CO2 injection into geologic formations for either enhanced oil recovery or carbon storage introduces a risk for undesired fluid leakage into overlying groundwater or to the surface. Despite decades of subsurface CO2 production and injection, the technologies and methods for detecting CO2 leaks are still costly and prone to large uncertainties. This is especially true for pressure-based monitoring methods, which require the use of simplified geological and reservoir flow models to simulate the pressure behavior as well as background noise affecting pressure measurements. In this study, we propose a method to detect the time and volume of fluid leakage based on real-time measurements of well injection and production rates. The approach utilizes analogies between fluid flow and capacitance-resistance modeling. Unlike other leak detection methods (e.g. pressure-based), the proposed method does not require geological and reservoir flow models to simulate the behavior that often carry significant sources of uncertainty; therefore, with our approach the leak can be detected with greater certainty. The method can be applied to detect when a leak begins by tracking a departure in fluid production rate from the expected pattern. The method has been tuned to detect the effect of boundary conditions and fluid compressibility on leakage. To highlight the utility of this approach we use our method to detect leaks for two scenarios. The first scenario simulates a fluid leak from the storage formation into an above-zone monitoring interval. The second scenario simulates intra-reservoir migration between two compartments. We illustrate this method to detect fluid leakage in three different reservoirs with varying levels of geological and structural complexity. The proposed leakage detection method has three novelties: i) requires only readily-available data (injection and production rates), ii) accounts for fluid compressibility and boundary effects, and iii) in addition to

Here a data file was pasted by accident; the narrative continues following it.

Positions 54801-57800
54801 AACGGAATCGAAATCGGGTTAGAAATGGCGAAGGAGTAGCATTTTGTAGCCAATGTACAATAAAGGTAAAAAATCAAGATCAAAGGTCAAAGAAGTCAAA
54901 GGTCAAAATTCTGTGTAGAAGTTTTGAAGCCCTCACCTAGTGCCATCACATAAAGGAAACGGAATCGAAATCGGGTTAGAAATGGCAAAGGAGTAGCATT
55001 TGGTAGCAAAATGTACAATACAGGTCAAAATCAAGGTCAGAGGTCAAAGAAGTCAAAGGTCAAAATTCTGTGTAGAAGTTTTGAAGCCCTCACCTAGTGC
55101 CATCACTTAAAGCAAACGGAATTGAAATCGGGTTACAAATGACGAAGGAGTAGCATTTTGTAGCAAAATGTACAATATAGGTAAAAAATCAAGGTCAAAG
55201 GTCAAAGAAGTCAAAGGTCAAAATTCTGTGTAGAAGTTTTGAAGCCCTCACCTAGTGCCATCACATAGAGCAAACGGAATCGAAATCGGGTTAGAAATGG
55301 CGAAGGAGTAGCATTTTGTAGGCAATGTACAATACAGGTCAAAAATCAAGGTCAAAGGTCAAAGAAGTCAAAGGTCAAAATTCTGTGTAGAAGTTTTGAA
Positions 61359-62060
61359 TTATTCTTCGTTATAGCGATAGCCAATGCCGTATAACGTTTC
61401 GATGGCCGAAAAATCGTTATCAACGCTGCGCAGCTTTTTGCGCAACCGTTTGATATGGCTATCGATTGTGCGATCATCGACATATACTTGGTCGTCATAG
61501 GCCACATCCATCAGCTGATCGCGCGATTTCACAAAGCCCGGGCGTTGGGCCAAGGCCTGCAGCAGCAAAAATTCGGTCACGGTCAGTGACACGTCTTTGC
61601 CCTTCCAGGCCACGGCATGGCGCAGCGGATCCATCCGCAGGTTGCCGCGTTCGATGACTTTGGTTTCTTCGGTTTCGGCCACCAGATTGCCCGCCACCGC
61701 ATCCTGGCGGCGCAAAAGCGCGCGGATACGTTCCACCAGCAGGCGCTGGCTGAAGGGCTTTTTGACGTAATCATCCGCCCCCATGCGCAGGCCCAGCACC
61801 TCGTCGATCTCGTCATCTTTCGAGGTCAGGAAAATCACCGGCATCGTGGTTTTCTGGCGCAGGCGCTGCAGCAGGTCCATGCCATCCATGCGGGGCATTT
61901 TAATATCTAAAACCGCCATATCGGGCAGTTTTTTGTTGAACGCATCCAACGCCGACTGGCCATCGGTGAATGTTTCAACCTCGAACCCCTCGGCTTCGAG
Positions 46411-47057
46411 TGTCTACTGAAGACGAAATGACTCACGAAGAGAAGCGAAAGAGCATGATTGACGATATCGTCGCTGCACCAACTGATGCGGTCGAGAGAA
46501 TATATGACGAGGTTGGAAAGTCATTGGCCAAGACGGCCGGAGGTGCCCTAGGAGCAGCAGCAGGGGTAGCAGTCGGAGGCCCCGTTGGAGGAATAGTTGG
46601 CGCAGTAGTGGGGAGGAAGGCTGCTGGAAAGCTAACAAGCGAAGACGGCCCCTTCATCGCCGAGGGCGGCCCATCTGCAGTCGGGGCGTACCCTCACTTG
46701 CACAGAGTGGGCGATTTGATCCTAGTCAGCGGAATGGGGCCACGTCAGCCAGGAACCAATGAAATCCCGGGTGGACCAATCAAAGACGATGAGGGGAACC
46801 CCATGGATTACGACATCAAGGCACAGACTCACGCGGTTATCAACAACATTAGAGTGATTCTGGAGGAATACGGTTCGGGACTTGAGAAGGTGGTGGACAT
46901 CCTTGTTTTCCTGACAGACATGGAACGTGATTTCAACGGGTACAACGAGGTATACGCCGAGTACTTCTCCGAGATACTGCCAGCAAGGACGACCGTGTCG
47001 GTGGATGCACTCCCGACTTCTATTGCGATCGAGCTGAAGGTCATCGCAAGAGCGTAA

18. SMOS near-real-time soil moisture product: processor overview and first validation results